UNDP to Intensify Frontline Wildlife Conservation Efforts in Africa

May 1, 2016

Kenya torched 105 tonnes of ivory and 1.3 tonnes of rhino horns making a statement that the world should stop the trade in wildlife trophies in order to protect its threatened heritage

To help African countries protect their wildlife, UNDP jointly with partners is beginning to programme USD 60 million to support frontline conservation efforts.  This new Global Environmental Facility (GEF) and World Bank funding will assist in creating incentives for conservation and ensure better management of wildlife protected areas. UNDP will also fund activities which will help tackle poaching through more investments in law enforcement, improving the capacity of judicial systems, and putting in place stronger wildlife laws and policies.

Speaking at, the Space for Giants forum, a high level conservation event in Kenya, the UNDP Administrator Ms. Helen Clark called on the World to urgently put in place measures to stop wildlife crime including poaching and trafficking of wildlife trophies. She emphasized the critical social-economic role played by wildlife to communities living close to wildlife areas. Stating that, “Wildlife poaching and the illicit trade of wildlife and forest products are abhorrent. This multi-billion dollar worldwide trade is a security issue, an environmental issue, and a development issue. It is pushing vulnerable and endangered species toward extinction. The illicit trade is also fueling corruption and conflict, destroying lives, and deepening poverty and inequality.” 

Ms. Clark was on an official mission to promote wildlife conservation on the African continent, she also participated in the world’s largest destruction of elephant tusks and rhino horns spearheaded by the Government of Kenya. Speaking at the event the Kenyan President, H.E Uhuru Kenyatta stated that by killing elephants the continent risked losing its heritage in addition to destroying the highly beneficial tourism industry which has faced numerous threats in the recent past.   

“No one has any business trading in ivory, for this trade means death of our elephants and death of our national heritage. In destroying the ivory, we reject once and for all, those who think our natural heritage can be sold for money” he said. 

He urged all stakeholders to become custodians of the planet and its wildlife. The Giants Club meeting was hosted by President Uhuru Kenyatta who was joined by President Ali Bongo Ondimba of Gabon, and President Yoweri Museveni of Uganda.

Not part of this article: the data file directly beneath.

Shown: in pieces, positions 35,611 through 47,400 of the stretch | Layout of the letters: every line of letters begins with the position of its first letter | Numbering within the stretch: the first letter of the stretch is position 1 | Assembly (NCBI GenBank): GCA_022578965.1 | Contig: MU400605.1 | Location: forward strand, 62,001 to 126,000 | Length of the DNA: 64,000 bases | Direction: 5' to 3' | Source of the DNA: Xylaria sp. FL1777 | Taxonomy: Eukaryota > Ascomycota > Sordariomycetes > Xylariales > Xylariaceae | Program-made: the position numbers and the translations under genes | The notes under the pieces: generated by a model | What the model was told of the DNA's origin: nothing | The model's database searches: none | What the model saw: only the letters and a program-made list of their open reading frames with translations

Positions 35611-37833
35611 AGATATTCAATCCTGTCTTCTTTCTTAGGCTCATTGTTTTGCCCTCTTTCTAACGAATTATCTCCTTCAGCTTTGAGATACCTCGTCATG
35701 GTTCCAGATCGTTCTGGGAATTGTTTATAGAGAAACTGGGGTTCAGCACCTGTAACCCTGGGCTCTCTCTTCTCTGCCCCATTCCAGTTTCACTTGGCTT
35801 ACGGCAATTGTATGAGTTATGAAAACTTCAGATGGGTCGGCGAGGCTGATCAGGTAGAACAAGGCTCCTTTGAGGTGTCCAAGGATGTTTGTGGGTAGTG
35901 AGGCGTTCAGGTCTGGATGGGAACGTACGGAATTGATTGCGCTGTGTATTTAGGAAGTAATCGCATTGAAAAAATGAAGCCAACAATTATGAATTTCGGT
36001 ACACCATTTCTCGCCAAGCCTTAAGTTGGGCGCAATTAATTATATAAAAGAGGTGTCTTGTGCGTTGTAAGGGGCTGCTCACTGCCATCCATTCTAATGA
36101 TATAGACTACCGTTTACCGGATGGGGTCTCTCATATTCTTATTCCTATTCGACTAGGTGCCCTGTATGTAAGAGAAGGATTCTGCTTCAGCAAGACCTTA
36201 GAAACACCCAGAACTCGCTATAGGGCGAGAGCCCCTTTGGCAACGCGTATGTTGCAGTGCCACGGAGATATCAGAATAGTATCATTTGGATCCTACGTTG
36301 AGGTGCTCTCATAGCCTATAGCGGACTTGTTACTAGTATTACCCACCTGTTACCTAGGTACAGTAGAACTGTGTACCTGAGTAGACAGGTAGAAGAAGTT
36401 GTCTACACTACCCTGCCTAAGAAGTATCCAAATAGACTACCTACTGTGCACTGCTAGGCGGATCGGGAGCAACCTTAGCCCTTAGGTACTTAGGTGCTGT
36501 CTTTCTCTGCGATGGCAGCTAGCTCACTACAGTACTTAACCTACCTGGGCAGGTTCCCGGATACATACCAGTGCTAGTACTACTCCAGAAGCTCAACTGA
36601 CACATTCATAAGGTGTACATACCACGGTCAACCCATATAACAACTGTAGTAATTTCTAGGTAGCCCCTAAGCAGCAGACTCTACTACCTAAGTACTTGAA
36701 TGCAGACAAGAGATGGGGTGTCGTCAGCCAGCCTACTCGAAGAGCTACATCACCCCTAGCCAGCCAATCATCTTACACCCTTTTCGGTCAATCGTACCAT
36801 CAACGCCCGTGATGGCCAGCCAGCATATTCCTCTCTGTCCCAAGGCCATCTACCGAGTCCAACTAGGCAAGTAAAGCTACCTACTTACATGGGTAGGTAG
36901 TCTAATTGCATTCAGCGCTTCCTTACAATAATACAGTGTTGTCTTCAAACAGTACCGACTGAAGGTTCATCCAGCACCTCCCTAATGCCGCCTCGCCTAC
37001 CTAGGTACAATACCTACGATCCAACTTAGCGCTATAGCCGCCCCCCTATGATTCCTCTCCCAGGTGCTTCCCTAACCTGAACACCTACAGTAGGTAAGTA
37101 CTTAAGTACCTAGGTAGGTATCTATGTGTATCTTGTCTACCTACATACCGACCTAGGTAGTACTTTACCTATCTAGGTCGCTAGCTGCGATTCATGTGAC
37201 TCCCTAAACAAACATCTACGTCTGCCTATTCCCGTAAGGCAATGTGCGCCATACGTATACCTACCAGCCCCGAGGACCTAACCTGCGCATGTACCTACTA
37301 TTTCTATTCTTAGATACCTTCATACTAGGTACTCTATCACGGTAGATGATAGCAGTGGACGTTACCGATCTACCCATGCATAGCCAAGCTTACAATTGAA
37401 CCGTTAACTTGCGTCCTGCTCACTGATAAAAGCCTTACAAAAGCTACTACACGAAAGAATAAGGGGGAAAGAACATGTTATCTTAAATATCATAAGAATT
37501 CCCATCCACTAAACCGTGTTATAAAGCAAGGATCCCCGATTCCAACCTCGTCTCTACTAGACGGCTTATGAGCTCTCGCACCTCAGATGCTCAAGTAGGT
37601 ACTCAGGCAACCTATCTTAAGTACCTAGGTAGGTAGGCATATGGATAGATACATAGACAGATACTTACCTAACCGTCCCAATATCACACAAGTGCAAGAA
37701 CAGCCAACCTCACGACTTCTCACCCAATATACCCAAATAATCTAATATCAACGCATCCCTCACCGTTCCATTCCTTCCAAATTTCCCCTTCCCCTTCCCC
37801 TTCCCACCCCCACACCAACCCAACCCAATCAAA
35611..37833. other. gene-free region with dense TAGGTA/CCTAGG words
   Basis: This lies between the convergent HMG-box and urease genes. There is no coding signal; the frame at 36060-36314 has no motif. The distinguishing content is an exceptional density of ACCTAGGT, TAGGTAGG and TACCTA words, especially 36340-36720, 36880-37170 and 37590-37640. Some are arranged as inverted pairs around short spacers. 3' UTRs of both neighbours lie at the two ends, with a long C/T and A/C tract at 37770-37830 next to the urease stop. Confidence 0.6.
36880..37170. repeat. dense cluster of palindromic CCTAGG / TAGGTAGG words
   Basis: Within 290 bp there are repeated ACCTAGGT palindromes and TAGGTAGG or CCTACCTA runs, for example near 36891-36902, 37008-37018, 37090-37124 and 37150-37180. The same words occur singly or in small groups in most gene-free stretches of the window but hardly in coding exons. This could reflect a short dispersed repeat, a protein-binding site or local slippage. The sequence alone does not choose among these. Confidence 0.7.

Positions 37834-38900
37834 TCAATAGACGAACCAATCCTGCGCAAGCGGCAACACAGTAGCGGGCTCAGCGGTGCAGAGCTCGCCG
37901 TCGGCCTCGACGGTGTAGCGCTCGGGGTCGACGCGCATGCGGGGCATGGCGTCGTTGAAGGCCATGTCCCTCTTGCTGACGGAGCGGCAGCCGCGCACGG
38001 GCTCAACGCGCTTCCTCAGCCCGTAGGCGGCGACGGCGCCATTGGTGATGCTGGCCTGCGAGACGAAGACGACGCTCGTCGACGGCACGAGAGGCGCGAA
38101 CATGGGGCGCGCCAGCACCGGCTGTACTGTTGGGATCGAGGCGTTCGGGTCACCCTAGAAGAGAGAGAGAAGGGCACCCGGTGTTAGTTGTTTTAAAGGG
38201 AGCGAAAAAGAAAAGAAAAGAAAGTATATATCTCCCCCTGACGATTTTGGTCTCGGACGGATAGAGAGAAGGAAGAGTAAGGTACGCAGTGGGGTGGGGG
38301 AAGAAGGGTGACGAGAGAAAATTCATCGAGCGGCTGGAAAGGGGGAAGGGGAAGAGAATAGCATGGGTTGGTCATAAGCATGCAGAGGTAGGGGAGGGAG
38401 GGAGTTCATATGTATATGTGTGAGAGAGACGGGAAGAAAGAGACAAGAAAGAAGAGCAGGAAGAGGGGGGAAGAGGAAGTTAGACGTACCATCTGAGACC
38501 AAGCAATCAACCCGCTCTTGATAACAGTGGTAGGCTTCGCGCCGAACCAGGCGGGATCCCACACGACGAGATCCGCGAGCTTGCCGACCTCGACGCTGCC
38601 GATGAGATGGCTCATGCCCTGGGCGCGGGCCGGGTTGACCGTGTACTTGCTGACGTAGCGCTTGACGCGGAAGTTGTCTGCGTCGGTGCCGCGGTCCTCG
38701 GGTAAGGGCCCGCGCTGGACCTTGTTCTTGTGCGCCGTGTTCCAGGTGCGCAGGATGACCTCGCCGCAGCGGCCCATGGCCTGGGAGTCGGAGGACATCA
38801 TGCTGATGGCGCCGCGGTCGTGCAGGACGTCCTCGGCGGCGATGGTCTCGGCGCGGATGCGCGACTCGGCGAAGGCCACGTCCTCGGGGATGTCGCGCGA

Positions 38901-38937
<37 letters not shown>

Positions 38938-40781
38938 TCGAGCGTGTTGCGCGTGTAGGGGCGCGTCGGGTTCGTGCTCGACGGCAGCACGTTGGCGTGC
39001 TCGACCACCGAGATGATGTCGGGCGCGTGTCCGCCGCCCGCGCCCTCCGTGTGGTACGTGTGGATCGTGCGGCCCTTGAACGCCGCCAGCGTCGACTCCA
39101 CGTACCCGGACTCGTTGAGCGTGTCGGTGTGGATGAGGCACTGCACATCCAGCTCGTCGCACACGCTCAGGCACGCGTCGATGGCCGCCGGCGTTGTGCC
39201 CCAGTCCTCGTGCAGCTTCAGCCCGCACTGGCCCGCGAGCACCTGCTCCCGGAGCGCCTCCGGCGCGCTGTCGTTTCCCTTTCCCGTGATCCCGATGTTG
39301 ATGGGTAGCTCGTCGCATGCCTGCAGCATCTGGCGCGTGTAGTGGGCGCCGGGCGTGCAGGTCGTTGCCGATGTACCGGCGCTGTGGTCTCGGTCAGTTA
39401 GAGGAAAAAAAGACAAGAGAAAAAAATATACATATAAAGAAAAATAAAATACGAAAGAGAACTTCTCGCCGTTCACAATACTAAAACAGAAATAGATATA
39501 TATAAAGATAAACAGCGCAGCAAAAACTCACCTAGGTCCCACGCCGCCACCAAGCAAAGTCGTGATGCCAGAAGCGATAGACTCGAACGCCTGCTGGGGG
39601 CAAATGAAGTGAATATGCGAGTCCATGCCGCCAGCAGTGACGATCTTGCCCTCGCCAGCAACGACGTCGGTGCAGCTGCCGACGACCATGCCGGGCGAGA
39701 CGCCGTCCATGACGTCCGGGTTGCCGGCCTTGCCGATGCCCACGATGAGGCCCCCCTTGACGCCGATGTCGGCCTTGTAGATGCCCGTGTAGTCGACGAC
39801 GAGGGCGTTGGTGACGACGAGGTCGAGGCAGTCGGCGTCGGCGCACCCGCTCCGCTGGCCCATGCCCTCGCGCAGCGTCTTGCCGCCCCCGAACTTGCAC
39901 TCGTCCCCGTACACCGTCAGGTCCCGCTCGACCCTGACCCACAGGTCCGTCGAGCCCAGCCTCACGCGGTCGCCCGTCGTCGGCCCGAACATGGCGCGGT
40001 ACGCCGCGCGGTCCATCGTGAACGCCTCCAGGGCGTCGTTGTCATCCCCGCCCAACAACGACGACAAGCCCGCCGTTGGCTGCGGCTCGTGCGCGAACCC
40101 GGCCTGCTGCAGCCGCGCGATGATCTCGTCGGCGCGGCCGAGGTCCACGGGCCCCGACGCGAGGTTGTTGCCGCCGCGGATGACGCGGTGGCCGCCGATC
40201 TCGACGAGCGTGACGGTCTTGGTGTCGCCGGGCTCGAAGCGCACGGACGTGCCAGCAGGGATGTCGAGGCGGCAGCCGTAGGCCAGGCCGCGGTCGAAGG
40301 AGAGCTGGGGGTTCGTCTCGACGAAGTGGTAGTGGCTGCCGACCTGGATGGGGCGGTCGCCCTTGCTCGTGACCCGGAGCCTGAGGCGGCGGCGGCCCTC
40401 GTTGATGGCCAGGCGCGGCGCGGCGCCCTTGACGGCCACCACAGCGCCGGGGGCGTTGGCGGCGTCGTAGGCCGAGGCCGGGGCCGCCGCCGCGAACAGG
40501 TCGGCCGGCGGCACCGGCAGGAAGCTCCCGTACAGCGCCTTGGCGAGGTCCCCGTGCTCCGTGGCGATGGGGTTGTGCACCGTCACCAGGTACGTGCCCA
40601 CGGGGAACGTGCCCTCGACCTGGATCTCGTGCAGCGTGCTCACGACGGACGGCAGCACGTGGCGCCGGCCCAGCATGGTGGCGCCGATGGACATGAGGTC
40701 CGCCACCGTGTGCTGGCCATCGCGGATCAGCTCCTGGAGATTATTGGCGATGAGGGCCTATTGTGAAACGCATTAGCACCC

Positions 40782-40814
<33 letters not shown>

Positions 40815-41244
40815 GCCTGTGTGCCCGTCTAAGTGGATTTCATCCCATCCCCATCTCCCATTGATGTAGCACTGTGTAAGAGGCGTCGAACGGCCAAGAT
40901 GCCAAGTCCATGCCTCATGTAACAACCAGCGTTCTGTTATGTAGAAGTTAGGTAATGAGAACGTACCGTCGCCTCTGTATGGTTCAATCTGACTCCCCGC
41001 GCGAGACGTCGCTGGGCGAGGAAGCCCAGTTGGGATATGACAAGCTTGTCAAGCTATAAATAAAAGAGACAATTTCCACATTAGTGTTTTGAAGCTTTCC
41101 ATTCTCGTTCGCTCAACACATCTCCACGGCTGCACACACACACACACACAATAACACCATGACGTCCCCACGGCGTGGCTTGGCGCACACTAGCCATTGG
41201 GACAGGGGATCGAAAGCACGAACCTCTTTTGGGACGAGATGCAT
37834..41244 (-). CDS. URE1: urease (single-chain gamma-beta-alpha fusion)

“To all poachers, buyers and traders – your days are numbered. We will put you out of business so go on retirement now,” said President Bongo just before participating in the burning of the ivory and horns.

 Kenya torched 105 tonnes of ivory and 1.3 tonnes of rhino horns making a statement that the world should stop the trade in wildlife trophies in order to protect its threatened heritage. “Ivory is worthless unless it is on a living elephant” added President Uhuru Kenyatta

African countries are currently fighting to protect their natural heritage, including wildlife, which has traditionally made an important social and economic contribution. Kenya has a thriving tourism industry with over one million tourists visiting its game parks and wildlife sanctuaries, contributing close to 12% of Kenya’s GDP and directly employing more than one million people. Out of an elephant population of 500,000 it is estimated that 25,000 to 30,000 elephants are killed every year. 

Through its programme work, UNDP supports efforts to combat the illegal trade in wildlife, both fauna and flora, drawing on an integrated approach. It leverages its expertise, partnerships, and global networks to support countries eradicate poverty, protect the environment, empower women, and build strong institutions, all of which support the rule of law. UNDP work focuses on diversifying rural livelihoods, managing human-wildlife conflict, and sharing the benefits of sustainable wildlife management.

Combating the illegal wildlife trade is central to making progress on the new 2030 Agenda for Sustainable Development and the SDGs. The new global platform for development recognizes that eradicating poverty in all its forms and dimensions is a global challenge that we must all work hard to achieve, and that maintaining the integrity of the natural ecosystems is critical for global development and poverty reduction.

UNDP also works with various global partners like the Global Environmental Facility (GEF), the World Bank, the UN Environment Programme (UNEP), Asian Development Bank, the International Union for Conservation of Nature, and the World Wildlife Fund to enhance conservation and protection of wildlife through financial and technical support.

Editor’s Note: Helen Clark is the Administrator of the United Nations Development Programme and the former Prime Minister of New Zealand. 

UNDP partners with people at all levels of society to help build nations that can withstand crisis, and drive and sustain the kind of growth that improves the quality of life for everyone. On the ground in nearly 170 countries and territories, we offer global perspective and local insight to help empower lives and build resilient nations. 

Contact information

For more information, please contact patterson.siema@undp.org or communication.ken@undp.org  

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